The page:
There were some interesting findings recently by a group that investigated the Historic Butler County Courthouse in Hamilton — for paranormal activity.
Spiritual Realm Paranormal Investigators (SRPI) spent 8 hours on July 23 inside the courthouse, seeking to pick up any sensitivities that might reveal history.
SRPI was founded in 2013 by paranormal enthusiast and medium Ashlee St. Denis to help her explain and cope with experiences she had been dealing with since childhood. Denis’ paranormal investigation team of 11 members includes four “sensitives.” The group is also passionate about history.
“Just because a building is old, doesn’t make it historically significant. Of course, if there is reported unexplained activity on a premises, we’ll check it out,” said member Brian Smith, a local teacher and former Butler County Historical Society board president.
The group’s time in the courthouse involved planning with personnel of the still-functioning building, Smith said.
“Employees of the building, both past and present, were extremely helpful in providing history, stories and experiences that they were aware of, and even the construction workers of the current renovation work passed along their experiences through county employees,” he said. “We got multiple pieces of additional information through Facebook postings as well ... The more information we have, the more we have to use in determining actual fact from legend and misinformation.”
Numerous areas were off limits and county personnel met numerous times with SRPI to set up the guidelines for the visit.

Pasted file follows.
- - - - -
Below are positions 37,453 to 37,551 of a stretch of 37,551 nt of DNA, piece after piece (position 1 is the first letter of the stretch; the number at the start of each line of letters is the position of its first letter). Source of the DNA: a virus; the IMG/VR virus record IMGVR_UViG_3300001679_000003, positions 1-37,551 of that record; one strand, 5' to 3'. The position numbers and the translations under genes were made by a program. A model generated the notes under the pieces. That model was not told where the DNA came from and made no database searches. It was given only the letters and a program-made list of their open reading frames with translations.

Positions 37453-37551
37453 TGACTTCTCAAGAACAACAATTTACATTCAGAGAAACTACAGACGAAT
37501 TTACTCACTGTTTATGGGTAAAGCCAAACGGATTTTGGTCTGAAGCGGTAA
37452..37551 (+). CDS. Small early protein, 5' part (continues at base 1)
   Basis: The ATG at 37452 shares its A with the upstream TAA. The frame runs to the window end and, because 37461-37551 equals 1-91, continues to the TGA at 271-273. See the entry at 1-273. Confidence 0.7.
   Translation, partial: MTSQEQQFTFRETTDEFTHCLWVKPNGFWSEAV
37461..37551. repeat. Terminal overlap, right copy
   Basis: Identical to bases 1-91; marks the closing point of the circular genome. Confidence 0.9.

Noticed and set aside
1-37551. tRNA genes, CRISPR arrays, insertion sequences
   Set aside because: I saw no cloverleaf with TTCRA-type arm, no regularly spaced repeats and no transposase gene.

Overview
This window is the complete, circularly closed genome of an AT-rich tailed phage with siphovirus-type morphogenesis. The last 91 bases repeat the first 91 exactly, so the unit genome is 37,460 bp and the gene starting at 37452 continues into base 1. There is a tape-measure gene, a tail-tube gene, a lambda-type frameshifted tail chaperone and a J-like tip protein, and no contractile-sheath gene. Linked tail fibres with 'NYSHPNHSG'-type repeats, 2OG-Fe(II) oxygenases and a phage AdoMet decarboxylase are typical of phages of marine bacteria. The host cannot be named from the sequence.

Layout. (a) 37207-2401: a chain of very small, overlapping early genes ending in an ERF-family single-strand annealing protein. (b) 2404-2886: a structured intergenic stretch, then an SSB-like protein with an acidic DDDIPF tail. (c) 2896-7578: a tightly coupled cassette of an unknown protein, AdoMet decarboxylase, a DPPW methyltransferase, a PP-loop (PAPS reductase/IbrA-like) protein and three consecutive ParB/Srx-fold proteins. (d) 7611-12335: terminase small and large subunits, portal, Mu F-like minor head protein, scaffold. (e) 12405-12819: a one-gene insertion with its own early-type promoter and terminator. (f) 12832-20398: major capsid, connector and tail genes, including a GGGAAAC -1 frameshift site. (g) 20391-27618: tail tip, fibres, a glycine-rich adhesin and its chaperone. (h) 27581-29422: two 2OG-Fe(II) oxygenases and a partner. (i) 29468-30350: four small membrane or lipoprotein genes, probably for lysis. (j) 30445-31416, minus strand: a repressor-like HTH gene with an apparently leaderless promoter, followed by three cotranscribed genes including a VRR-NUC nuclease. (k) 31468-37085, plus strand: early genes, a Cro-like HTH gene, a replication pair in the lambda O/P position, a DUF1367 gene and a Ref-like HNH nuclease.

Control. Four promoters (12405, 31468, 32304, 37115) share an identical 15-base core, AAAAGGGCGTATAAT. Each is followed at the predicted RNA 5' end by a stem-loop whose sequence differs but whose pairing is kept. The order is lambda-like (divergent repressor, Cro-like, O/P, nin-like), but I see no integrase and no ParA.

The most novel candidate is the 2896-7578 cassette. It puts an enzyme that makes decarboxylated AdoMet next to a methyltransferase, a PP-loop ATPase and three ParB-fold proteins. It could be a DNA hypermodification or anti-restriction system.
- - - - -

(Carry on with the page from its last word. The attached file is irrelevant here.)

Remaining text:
“A true investigation is nothing like the ghost-hunting shows on television,” Smith said. “They are edited, and at times, scripted, to provide entertainment value. Investigators are on-site often up to three days to capture one hour of edited air time,” he said.
“A lot of information involving paranormal investigations tends to deal with tragedy and the current courthouse itself, as well as the previous courthouse that stood on the same site, are no exception,” Smith said. “The building was used as a temporary morgue after the 1913 flood, and of course, in 1912, three Hamilton firefighters lost their lives fighting a blaze that toppled the clock tower and sent the large bell through each floor of the building until it eventually ended up in the basement.”
Sensitive team members picked up on a possible shooting in the building, which corresponds with stories SRPI gathered from employees involving a shooting during a trial in the historic third floor courtroom during the 1920s or 1930s.
“We are still investigating those claims, and there have been other violent events there dating all the way back to the 1870s,” Smith said. “In fact, when the current building was constructed in 1889, it wasn’t long after that it was reported to have a ghost of the night watchman of the previous courthouse who was found dead in the Treasurer’s office. It was initially believed he died by suicide, but it was soon discovered that the safes had been emptied and it was suspected the robbers, a few who had ties to the government and the new courthouse, had staged the scene to cover up a possible murder,” he said.
In addition to tragic events, the building seems full of residual past energy, SRPI’s report states.